This is the second article in a two-part series on the performance of attics and roofs. In Part 1, we introduced the options available to builders and remodelers and explained some of the building science that comes into play. In this second article, we dive into the code issues and introduce some exciting new research in this field.
Attic and Roof Venting in the Code
Nearly everyone in the building industry knows the 1:300 or the 1:150 vent ratio the code includes (see IRC 2015 R806.2 Minimum vent area): “The minimum net free ventilating area shall be 1/150 of the area of the vented space.”
Just where did this ratio come from? We turn to Bill Rose, whom I am dubbing the building-science historian, to answer that question. In his book, Moisture in Buildings, Rose states: “A single data point in a single piece of research predated the introduction of attic ventilation as a strictly (i.e., numerically) regulated practice. That data point did not make a convincing case for attic ventilation as a broadly applied practice.”
While everyone knows about this ventilation requirement, no one really knows if it translates into significant or even adequate moisture management, or under what conditions this level of attic ventilation has meaning. Translation? There is nothing magical about the code’s venting ratios.
Provide as much free vent area as you can, and increase the effectiveness of the venting by locating half of it as low as you can and the other half as high as you can in your attics and roofs. Remember that any vapor profile that includes convective drying (airflow provided by venting) is a best practice for high-performance roof assemblies.
Unvented Attics and Roofs
Unvented assemblies are relatively new to the building code and a lot more complicated. Section R806.5 of the 2015 IRC, titled “Unvented attic and unvented enclosed rafter assemblies,” states that the attic or roof assembly can be unvented if five conditions are met.
The first four conditions are relatively straightforward:
- The attic or roof assembly is completely within the building thermal envelope.
- There is no Class I vapor retarder at the ceiling plane.
- If present, wood shakes and shingles must be separated from the roof sheathing by a minimum 1/4-inch (6.4mm) vented air space.
- In Climate Zones 5 to 8, air-impermeable insulation must be (or have) a Class II vapor retarder on the underside of the insulation or assembly.
Here is my interpretation of these first four conditions:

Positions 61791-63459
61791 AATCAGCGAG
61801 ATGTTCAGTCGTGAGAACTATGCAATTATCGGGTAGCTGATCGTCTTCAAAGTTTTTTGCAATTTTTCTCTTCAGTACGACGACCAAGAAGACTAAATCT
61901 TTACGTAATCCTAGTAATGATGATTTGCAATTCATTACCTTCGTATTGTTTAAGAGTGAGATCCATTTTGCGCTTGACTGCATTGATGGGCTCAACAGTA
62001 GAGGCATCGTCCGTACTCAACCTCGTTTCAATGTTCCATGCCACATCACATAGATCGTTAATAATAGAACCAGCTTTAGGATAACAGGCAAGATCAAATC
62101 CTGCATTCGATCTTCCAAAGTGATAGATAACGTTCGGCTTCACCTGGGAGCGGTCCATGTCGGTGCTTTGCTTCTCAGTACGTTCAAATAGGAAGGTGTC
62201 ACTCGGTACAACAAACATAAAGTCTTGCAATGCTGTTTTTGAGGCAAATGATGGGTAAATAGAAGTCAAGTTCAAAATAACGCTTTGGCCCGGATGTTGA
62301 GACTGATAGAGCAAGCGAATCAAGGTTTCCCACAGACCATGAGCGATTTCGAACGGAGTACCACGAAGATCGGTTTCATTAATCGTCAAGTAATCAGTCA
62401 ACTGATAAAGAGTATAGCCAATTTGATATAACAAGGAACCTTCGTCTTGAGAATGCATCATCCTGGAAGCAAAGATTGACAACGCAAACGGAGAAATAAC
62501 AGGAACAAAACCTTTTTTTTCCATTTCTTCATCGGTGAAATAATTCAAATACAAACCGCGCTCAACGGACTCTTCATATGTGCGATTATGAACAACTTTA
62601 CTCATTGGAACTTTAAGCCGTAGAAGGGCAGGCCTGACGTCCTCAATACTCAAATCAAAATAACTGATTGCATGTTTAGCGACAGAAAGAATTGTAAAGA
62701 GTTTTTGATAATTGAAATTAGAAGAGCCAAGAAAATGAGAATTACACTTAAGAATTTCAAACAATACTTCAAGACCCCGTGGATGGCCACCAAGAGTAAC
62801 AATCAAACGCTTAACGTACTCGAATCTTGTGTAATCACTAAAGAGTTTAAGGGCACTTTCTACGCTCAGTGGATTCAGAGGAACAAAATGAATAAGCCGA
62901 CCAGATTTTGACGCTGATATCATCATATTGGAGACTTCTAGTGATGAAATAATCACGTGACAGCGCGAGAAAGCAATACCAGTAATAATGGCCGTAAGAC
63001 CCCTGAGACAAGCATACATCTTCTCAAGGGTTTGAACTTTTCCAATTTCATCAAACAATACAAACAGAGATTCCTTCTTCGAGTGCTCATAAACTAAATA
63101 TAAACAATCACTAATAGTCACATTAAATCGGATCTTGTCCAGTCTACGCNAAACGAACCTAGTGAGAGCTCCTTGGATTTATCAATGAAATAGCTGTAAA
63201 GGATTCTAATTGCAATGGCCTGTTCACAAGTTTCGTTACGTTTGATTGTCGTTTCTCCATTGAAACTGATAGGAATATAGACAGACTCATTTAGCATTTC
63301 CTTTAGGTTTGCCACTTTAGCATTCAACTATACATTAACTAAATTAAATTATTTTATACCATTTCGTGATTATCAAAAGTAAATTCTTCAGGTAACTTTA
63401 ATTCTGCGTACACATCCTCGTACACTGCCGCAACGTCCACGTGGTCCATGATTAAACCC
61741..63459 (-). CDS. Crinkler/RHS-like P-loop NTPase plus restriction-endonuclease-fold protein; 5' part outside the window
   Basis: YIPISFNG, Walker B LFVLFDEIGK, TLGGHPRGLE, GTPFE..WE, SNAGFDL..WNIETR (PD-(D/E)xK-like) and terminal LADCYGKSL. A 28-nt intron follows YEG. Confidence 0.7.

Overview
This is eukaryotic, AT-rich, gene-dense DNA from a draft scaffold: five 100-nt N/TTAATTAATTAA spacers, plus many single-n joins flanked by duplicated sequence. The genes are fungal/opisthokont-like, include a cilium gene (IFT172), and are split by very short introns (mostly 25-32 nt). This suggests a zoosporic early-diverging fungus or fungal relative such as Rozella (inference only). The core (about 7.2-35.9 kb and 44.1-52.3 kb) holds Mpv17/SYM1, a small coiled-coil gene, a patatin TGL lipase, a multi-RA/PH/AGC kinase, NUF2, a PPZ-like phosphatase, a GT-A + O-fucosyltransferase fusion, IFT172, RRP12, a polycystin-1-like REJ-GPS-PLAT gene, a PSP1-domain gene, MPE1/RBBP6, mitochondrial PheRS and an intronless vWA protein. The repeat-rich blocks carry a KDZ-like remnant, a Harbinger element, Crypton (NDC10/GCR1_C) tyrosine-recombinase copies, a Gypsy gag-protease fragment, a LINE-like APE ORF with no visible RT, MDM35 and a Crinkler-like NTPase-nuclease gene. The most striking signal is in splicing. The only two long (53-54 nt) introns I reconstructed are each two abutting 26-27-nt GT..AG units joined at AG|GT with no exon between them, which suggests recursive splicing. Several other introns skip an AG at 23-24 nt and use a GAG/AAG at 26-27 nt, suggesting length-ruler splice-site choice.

- You must have a continuous air-control layer as part of any unvented attic or roof assembly.
- Because many unvented roof assemblies have topside elements (such as roof underlayments and cladding) that are Class I vapor retarders, you don’t want an interior Class I vapor retarder that virtually eliminates drying to the interior.
- Roof claddings made out of wood require special attention to drying.
- Cold climates mean unvented roof assemblies need a bit greater control of warm, moist air moving into the unvented assembly during the winter.
The fifth condition is all about the insulation in the space and assembly. It’s complicated because it deals with the type of insulation (air-impermeable or air-permeable), the location of the insulation (exterior or interior to the roof sheathing), and balance (by R-value) of the types of insulation for assemblies with both air-impermeable and air-permeable insulation.
Here is my summary of this fifth condition (R806.5.5):
- If you are using only an air-impermeable insulation (for example, closed-cell spray foam), it must be installed on the underside of the roof sheathing and in direct contact with the sheathing (no chance for air-control-layer discontinuity).
- If you use air-permeable cavity insulation (batts, blow-in or sprayed cellulose or fiberglass), you must install enough rigid insulation on top of the roof sheathing to provide condensation control (Table R806.5 sets up the R-value ratios by climate that define how thick this rigid insulation needs to be).
- If you choose a “hybrid” insulation system, the air-impermeable insulation must be against the roof sheathing, and the R-value ratio of air-impermeable to air-permeable insulations must follow Table R806.5 for condensation control.
- You can do a “Perfect Roof” with rigid foam only above the sheathing and with open framing cavities. (The term “Perfect Roof” was coined by Joe Lstiburek, who has also worked out important details for this assembly in snow regions. See the Building Science Corp. (BSC) article “Joseph Haydn Does the Perfect Wall” for more information.) If you put all your R-value topside of the roof sheathing, that topside insulation can give you enough condensation control (per 2015 IRC Table 806.5) to leave the roof assembly empty and completely open to drying to the interior.